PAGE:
16 July 2015 – El País
The Catalan government has decided to legalise the supply of tourist accommodation that individuals offer in their homes through technology platforms such as Airbnb and Homeaway. Citizens will be able to rent out rooms in their places of residence, if they pay the tax that other establishments are subject to. Homes may accommodate tourists for stays lasting no longer than 31 days and they may only rent out rooms for four months in total, although not necessarily consecutively. The local councils will decide in which areas the activity will be authorised.
Cataluña will become the first autonomous community to legislate on the rental of rooms in private homes to tourists. The activity has been happening for some time now, but it was in a legal limbo, and so was under the hotel sector’s spotlight. Last year, hundreds of citizens who carried out the activity in Barcelona, held demonstrations on numerous occasions after La Generalitat levied a fine of €30,000 against eight platforms offering such rooms, including Airbnb. As such, the Catalan Government became the first Administration in the EU to penalise that kind of business.
Nevertheless, the Department for Work and Employment presented a draft bill yesterday aimed at regulating the supply, in the same way as cities such as Amsterdam (Holland) and San Francisco (USA) have done. In these cities, individuals may offer private rooms to tourists for a maximum number of days and in return the tourists are subject to a tourist tax. (…)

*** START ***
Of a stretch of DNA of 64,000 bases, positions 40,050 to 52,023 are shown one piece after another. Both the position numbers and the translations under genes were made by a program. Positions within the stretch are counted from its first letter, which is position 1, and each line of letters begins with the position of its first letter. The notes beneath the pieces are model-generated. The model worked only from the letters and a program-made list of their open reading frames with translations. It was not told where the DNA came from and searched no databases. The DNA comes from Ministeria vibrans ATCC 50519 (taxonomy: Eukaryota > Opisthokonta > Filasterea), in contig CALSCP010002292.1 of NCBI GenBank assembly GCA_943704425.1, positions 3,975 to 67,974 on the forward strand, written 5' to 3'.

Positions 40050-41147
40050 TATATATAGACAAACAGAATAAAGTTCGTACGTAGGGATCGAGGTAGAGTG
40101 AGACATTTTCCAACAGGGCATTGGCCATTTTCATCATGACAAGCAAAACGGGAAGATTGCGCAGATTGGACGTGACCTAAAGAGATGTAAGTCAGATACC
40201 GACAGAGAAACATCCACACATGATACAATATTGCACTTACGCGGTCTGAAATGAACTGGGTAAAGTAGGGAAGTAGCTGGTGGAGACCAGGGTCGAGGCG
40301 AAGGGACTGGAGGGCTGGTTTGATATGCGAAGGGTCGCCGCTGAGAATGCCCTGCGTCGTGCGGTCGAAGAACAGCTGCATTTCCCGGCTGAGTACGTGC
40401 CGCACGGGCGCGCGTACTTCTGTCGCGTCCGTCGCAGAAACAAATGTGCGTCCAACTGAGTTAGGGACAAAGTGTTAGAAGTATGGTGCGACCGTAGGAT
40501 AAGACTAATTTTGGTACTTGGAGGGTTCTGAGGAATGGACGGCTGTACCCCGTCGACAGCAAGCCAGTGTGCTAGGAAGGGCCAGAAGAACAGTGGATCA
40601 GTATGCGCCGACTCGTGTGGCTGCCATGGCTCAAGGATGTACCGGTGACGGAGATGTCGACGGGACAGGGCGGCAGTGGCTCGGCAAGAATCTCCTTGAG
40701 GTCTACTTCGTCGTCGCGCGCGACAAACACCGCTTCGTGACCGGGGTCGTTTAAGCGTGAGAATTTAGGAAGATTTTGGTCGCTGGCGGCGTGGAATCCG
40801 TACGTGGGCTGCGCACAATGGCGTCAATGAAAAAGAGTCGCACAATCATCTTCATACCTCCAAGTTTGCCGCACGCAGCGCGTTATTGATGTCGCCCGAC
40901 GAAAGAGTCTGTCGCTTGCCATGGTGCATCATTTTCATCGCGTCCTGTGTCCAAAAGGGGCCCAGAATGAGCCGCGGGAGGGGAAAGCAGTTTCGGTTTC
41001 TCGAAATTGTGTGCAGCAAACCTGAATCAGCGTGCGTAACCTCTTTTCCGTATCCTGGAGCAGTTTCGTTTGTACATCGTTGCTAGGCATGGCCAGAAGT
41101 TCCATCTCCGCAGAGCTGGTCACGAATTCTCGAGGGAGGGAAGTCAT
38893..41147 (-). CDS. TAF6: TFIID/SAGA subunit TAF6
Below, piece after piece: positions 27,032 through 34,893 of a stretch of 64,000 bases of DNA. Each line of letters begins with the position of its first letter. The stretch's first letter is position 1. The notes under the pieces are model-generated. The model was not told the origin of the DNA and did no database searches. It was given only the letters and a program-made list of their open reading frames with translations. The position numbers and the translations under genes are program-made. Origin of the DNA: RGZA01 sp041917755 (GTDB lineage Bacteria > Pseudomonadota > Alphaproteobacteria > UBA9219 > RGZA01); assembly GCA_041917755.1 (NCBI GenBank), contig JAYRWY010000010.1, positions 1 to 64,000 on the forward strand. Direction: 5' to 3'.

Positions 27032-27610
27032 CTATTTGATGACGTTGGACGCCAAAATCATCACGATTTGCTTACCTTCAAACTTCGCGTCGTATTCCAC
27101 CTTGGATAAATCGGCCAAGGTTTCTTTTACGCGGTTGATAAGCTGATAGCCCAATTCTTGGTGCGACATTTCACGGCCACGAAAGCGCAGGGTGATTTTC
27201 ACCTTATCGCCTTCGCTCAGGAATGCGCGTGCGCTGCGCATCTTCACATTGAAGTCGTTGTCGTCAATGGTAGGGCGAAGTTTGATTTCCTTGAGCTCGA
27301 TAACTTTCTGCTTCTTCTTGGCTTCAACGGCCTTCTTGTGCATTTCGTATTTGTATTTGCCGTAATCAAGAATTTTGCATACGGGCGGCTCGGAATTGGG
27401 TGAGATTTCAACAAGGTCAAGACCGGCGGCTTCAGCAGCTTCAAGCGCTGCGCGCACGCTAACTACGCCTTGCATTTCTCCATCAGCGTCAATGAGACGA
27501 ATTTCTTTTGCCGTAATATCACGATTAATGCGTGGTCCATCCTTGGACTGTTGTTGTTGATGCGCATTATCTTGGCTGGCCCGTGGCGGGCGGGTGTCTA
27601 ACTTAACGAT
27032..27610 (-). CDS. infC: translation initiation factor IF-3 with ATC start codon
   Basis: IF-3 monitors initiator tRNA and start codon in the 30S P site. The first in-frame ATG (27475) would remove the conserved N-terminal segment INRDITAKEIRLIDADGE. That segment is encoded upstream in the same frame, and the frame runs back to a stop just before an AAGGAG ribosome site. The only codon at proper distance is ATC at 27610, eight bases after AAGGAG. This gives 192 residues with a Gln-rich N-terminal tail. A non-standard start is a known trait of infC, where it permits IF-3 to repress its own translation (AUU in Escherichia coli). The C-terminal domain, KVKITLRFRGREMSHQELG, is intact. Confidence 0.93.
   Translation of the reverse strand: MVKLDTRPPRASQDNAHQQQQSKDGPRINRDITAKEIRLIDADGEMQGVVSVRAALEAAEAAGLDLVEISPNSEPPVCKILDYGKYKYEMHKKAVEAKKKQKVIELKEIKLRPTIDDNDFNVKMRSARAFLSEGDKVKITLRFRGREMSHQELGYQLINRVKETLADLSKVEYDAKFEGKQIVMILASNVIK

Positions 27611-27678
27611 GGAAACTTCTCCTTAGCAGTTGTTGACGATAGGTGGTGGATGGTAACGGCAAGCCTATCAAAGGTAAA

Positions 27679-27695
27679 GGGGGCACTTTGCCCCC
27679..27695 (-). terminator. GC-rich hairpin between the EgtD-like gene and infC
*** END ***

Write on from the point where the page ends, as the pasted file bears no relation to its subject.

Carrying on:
In Cataluña, citizens will be able to rent out a maximum of two rooms in their “usual and permanent place of residence” – in return, they must declare it as an economic activity and pay a tourist tax of €0.65 per night in Barcelona and €0.45 per night in the rest of Cataluña.
Property owners, who must be officially registered (’empadronados’) in their properties, will be subject to certain conditions: they may not accommodate more people than permitted by the residency certificate; they may only provide breakfast, no other services; and the owner must continue to live in the property for the duration of his/her client’s stay. (…)
A spokesman for the Government explained that the bill is currently in the planning stage and that a decree will materialise in between five and eight months. The platform Airbnb welcomes La Generalitat’s announcement and said: “We hope to work with La Generalitat over the next few days to understand more about the proposals that have been announced and to find out how residents can participate in the upcoming discussions”.
Original story: El País (by Lluís Pellicer)
Translation: Carmel Drake
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